Dr. Shakoor says he doesn’t have a firm opinion on whether it’s best to peel the ILM. He approaches the issue on a case-by-case basis.
“If you peel the ILM, the upside is that you have the reduced chance of recurrence of the ERM,” he says. “The downside of doing an ILM peel is that you risk damaging the retinal nerve fiber layer, even if you’re a very good surgeon. The ILM is a structure that is completely apposed to the retinal nerve fiber layer. However, if you can carefully and successfully remove the ILM, the risks of doing the ERM peel only and the ERM and ILM peel together are both the same, so three months down the road, both patients should be happy.”
Dr. Shakoor peels the ILM in cases of inflammatory disease because he believes it reduces the incidence of cystoid macular edema and inflammation in the future. “Not everyone believes that, but that is my belief,” he says.
Like other retinal specialists, he also routinely peels the ILM in diabetic patients because he feels it helps decrease the re-emergence of diabetic macular edema. “It limits—but doesn’t eliminate—your need for further treatment,” he says. “Also, in the presence of an ERM, when a macular hole also exists, then it’s a no-brainer to peel the ILM.”
Dr. Wykoff says he continues to remove the ILM routinely, adding, “I tend to remove just a small area of the ILM centrally.” His practice is guided by an extensive evaluation of ERM peels performed by him and his colleagues.
A Trend of His Own?
The trend among retinal specialists may be to hold off on peeling the ERM unless it’s significantly disrupting vision, affecting activities of daily living or making the patient unhappy. However, Marc Mathias, MD, sometimes takes a more individualized approach.
“As I’ve become more comfortable with doing surgery in my career, my threshold for performing this procedure has lowered a little bit,” says Dr. Mathias. “It involves focusing on how we may be able to improve the patient’s experience and vision, and how that patient’s life is being affected, rather than focusing on straight cut-offs or thresholds that we might’ve followed in the past.”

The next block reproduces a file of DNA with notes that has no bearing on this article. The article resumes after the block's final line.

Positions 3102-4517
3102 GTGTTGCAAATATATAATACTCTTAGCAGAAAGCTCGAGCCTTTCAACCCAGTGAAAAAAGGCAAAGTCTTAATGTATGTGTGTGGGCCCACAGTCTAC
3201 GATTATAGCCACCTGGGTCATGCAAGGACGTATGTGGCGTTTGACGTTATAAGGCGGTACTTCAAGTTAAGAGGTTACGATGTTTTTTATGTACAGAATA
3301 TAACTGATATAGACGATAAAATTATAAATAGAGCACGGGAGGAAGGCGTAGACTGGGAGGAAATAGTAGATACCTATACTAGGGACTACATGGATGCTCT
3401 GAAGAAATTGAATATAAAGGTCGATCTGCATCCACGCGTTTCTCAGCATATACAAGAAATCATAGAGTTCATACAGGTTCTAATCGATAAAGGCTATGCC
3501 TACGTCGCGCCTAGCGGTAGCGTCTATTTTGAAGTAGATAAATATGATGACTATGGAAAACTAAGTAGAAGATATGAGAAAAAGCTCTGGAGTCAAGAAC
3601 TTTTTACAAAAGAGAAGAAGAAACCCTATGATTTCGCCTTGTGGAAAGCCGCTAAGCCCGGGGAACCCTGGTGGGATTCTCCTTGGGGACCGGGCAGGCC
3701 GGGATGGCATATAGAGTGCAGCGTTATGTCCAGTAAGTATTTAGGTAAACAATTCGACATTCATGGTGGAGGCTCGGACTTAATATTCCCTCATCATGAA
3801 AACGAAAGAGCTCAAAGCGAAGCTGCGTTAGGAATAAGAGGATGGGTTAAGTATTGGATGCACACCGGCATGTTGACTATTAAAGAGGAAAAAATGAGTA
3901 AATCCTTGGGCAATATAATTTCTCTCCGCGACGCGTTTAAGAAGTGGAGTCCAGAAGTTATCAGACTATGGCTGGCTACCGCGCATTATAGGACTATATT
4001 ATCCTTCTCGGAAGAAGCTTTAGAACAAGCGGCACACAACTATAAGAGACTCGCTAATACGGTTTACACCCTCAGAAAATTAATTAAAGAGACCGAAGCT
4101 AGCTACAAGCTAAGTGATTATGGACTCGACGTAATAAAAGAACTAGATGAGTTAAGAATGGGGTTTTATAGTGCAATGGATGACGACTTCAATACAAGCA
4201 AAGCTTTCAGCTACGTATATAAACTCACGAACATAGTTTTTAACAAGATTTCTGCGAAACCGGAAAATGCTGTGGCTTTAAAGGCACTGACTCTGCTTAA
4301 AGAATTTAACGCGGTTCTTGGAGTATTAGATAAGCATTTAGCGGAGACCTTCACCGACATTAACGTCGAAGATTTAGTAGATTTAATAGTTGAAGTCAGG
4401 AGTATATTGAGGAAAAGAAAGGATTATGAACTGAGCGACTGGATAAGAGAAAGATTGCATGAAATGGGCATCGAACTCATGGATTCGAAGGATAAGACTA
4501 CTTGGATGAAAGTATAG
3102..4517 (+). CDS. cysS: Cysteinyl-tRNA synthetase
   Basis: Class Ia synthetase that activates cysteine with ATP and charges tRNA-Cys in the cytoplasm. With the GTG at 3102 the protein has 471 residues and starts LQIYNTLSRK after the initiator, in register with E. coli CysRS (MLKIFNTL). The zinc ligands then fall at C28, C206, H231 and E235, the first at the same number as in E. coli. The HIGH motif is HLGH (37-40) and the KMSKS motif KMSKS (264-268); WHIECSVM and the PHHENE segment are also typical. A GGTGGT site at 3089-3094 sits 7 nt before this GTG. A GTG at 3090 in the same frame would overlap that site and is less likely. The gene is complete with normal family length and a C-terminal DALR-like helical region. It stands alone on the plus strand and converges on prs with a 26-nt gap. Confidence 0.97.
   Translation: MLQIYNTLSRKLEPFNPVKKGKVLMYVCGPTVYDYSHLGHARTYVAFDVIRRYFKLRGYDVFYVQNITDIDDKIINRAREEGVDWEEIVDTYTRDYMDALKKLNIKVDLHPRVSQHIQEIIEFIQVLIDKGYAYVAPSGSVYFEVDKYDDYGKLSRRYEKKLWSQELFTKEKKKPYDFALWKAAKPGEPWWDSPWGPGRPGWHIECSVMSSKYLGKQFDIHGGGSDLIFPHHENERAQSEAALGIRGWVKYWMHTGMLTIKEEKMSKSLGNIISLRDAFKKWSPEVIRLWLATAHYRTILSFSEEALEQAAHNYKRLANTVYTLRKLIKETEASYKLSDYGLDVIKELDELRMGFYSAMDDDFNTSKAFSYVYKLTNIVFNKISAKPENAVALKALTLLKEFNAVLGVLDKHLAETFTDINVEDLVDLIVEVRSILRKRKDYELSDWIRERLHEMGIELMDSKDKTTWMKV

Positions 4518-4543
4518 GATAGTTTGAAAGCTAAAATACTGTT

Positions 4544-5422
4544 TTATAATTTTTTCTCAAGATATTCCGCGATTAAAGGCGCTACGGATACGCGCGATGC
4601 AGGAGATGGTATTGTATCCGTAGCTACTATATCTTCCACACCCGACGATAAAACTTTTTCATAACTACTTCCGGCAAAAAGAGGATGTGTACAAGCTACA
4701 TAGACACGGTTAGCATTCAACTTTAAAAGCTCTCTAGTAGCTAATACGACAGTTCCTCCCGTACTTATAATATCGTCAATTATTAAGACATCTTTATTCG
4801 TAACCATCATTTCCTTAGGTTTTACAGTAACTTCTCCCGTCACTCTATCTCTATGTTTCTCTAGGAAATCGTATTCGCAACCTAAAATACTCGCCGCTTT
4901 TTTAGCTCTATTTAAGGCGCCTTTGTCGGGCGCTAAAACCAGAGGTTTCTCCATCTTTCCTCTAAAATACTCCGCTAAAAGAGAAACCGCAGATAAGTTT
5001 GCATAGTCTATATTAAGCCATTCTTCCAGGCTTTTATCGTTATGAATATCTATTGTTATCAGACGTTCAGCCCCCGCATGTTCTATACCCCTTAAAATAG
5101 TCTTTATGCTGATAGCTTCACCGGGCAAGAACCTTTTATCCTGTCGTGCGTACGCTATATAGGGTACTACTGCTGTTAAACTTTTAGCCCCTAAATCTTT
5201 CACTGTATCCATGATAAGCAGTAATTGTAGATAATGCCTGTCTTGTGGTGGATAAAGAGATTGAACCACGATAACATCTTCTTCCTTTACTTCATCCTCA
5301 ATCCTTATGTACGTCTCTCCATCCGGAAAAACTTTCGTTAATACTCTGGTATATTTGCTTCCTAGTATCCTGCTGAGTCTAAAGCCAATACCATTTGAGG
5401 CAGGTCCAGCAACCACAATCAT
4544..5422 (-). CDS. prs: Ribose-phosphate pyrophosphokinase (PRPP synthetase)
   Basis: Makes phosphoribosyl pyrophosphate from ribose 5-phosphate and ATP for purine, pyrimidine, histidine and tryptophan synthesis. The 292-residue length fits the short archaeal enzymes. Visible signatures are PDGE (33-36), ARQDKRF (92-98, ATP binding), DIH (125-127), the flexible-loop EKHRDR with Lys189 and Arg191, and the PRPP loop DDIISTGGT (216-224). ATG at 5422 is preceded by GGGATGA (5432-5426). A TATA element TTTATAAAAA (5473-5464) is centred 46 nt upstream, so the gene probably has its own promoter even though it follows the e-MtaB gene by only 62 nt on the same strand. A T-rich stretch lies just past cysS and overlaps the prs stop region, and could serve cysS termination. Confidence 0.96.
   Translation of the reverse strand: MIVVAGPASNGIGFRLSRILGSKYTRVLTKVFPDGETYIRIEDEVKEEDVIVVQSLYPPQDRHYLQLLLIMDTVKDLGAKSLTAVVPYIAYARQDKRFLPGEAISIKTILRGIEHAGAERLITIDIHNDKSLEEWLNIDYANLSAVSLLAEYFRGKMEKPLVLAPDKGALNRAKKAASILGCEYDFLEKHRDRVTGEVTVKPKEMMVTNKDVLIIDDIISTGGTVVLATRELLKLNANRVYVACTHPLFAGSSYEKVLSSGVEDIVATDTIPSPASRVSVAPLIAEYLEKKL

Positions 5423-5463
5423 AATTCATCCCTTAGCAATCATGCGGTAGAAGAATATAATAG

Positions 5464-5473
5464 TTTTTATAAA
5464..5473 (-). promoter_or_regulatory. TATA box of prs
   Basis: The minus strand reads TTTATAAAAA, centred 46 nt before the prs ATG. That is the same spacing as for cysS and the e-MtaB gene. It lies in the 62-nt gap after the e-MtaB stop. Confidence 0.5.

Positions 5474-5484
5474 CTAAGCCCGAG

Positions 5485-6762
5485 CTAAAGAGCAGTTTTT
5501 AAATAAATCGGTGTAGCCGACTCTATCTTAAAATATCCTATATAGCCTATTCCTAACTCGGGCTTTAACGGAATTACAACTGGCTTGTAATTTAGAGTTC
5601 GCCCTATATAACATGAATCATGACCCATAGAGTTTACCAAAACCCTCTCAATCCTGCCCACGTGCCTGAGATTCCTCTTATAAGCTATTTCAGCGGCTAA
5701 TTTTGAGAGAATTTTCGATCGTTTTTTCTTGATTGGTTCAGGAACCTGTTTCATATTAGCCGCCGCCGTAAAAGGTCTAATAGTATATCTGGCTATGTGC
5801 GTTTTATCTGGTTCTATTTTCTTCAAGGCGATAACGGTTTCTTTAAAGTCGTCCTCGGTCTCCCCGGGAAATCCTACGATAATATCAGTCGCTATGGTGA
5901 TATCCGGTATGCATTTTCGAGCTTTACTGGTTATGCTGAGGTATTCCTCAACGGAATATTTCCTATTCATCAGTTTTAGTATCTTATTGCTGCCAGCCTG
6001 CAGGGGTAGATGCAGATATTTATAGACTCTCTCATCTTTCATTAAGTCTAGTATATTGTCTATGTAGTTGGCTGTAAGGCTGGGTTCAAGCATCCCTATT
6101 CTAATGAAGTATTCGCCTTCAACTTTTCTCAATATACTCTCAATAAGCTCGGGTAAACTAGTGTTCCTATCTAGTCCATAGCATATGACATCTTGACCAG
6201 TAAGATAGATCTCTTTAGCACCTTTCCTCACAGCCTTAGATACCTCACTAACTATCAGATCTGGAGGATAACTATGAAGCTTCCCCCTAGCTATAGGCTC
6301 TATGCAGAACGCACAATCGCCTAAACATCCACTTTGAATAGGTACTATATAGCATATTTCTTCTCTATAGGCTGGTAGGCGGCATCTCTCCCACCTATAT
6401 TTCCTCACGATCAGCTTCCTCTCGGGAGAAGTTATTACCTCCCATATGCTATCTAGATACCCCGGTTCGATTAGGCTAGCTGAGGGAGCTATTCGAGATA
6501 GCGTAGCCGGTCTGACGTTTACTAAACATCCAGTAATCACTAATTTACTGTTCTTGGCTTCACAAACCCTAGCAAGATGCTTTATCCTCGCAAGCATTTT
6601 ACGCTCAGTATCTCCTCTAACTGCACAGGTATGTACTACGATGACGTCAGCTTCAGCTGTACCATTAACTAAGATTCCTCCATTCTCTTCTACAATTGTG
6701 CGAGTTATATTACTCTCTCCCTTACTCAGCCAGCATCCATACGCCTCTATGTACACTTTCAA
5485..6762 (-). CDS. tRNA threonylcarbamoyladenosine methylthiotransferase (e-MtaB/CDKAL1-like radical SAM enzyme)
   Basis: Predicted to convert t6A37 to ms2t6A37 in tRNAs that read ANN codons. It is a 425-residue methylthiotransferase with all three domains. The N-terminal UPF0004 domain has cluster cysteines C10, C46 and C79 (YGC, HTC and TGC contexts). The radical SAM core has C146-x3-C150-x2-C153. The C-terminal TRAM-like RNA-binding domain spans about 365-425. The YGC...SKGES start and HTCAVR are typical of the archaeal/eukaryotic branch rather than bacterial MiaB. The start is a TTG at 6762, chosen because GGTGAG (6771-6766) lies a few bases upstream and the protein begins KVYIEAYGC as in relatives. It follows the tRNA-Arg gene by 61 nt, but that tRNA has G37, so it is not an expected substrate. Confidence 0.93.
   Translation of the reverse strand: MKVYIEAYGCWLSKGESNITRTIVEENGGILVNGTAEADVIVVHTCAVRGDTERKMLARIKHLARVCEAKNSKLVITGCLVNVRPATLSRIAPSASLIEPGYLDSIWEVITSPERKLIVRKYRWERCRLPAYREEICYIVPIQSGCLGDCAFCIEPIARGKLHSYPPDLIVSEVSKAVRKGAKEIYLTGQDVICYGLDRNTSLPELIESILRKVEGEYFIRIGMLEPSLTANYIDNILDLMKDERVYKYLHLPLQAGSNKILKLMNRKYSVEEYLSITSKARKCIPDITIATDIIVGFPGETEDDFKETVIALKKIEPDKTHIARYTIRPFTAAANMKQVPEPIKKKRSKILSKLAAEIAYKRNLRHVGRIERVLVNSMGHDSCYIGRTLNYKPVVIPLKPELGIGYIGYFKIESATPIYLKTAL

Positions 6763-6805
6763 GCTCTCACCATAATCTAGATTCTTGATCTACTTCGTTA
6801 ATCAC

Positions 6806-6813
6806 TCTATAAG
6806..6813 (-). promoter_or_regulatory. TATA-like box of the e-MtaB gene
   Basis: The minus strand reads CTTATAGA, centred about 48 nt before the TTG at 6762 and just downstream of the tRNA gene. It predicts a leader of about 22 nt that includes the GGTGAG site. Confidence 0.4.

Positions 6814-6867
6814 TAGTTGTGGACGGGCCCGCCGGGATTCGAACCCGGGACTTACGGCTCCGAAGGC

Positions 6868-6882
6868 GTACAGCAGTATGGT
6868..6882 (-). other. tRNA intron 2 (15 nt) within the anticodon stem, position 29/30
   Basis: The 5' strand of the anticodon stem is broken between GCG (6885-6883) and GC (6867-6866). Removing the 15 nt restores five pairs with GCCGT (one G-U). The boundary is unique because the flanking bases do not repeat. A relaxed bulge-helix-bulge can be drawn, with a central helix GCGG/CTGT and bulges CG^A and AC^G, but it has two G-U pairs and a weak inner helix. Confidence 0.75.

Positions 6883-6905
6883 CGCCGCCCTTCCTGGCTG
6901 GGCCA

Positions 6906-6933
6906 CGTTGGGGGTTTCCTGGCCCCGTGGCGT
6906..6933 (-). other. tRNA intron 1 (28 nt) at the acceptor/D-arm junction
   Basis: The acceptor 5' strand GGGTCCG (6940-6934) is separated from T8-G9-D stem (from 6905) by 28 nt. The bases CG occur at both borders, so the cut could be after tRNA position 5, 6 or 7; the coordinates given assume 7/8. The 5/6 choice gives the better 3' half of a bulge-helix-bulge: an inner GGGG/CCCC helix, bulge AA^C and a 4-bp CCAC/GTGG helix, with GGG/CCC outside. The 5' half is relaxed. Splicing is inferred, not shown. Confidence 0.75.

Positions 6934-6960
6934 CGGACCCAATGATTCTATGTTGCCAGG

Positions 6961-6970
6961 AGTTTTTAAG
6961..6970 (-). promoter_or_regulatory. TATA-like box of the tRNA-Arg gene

He offers an example. “For a patient who has really good visual acuity, say 20/25, but also significant metamorphopsia, I might’ve been a little hesitant to consider surgical intervention in the past. But now, based on my experience, I may be comfortable proceeding with surgery. I’m more inclined to take this approach after discussing procedures with patients who may have acceptable visual acuity but also have complaints that you can’t objectively measure. I also see patients with good visual acuity whose retinal architecture is quite distorted. I’ll remove the ERM because the patient is complaining of metamorphopsia. We’ve had a relatively high degree of success in terms of improving functional vision in these patients.”
Dr. Mathias says he still relies heavily on objective means of evaluation, however. “Before proceeding with any case, I do try to coordinate my findings with OCT,” he says. “We’ve encountered patients whose testing reveals no distorted anatomy at all, and they’re complaining of metamorphopsia. I can get a little more hesitant to peel those patients.”
One conservative approach to surgery that Dr. Mathias shares with his colleagues involves patients who have wildly unrealistic expectations that can’t be tamed by serious preop counseling. “We will see patients who are expecting a result they might get after cataract surgery or LASIK,” he notes. “Many of them are expecting perfection, and it’s a challenge to communicate to them that we’re operating on the sensitive tissue of the retina. We’re modifying the architecture, treating traction and maculopathy, not replacing anything. These patients can be difficult in a different way.”
“The rate of recurrence was low in both groups but appeared to be lower in the group in which we removed the ILM,” he says. “So I feel I’m trying to get rid of the problem instead of allowing it to come back. But whether or not we should peel the ILM remains an important, unanswered question. Does removing the ILM interfere with visual function? I think the field would really benefit if prospective data provided guidance on that issue.”
Dr. Wykoff is a consultant for Genentech and Regeneron and does research for both companies. Drs. Haug, Shakoor and Mathias report no relevant financial disclosures.